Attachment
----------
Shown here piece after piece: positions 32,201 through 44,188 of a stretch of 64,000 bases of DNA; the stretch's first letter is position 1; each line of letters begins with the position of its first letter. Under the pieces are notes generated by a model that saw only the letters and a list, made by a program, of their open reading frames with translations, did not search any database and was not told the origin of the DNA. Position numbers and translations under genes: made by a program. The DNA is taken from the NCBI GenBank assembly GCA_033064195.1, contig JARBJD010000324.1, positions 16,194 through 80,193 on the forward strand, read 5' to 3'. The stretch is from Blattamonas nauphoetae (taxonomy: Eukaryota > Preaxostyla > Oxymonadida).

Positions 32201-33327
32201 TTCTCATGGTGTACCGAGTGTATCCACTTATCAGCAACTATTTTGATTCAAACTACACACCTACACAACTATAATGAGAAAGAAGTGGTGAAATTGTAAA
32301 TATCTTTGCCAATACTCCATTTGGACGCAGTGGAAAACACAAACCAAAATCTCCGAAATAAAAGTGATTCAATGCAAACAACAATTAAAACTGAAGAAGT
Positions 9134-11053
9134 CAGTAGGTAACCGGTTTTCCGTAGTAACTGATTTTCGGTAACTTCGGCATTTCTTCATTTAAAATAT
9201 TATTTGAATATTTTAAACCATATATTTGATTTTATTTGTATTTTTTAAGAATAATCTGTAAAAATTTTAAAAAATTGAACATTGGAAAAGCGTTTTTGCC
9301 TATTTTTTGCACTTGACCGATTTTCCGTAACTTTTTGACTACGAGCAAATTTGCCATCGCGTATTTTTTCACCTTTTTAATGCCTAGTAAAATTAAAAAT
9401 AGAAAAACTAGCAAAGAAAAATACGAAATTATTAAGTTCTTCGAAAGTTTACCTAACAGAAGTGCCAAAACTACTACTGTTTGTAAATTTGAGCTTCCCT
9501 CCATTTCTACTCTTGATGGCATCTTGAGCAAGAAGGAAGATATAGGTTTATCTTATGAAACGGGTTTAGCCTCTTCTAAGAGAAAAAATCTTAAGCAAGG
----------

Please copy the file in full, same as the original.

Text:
Shown here piece after piece: positions 32,201 through 44,188 of a stretch of 64,000 bases of DNA; the stretch's first letter is position 1; each line of letters begins with the position of its first letter. Under the pieces are notes generated by a model that saw only the letters and a list, made by a program, of their open reading frames with translations, did not search any database and was not told the origin of the DNA. Position numbers and translations under genes: made by a program. The DNA is taken from the NCBI GenBank assembly GCA_033064195.1, contig JARBJD010000324.1, positions 16,194 through 80,193 on the forward strand, read 5' to 3'. The stretch is from Blattamonas nauphoetae (taxonomy: Eukaryota > Preaxostyla > Oxymonadida).

Positions 32201-33327
32201 TTCTCATGGTGTACCGAGTGTATCCACTTATCAGCAACTATTTTGATTCAAACTACACACCTACACAACTATAATGAGAAAGAAGTGGTGAAATTGTAAA
32301 TATCTTTGCCAATACTCCATTTGGACGCAGTGGAAAACACAAACCAAAATCTCCGAAATAAAAGTGATTCAATGCAAACAACAATTAAAACTGAAGAAGT
Positions 9134-11053
9134 CAGTAGGTAACCGGTTTTCCGTAGTAACTGATTTTCGGTAACTTCGGCATTTCTTCATTTAAAATAT
9201 TATTTGAATATTTTAAACCATATATTTGATTTTATTTGTATTTTTTAAGAATAATCTGTAAAAATTTTAAAAAATTGAACATTGGAAAAGCGTTTTTGCC
9301 TATTTTTTGCACTTGACCGATTTTCCGTAACTTTTTGACTACGAGCAAATTTGCCATCGCGTATTTTTTCACCTTTTTAATGCCTAGTAAAATTAAAAAT
9401 AGAAAAACTAGCAAAGAAAAATACGAAATTATTAAGTTCTTCGAAAGTTTACCTAACAGAAGTGCCAAAACTACTACTGTTTGTAAATTTGAGCTTCCCT
9501 CCATTTCTACTCTTGATGGCATCTTGAGCAAGAAGGAAGATATAGGTTTATCTTATGAAACGGGTTTAGCCTCTTCTAAGAGAAAAAATCTTAAGCAAGG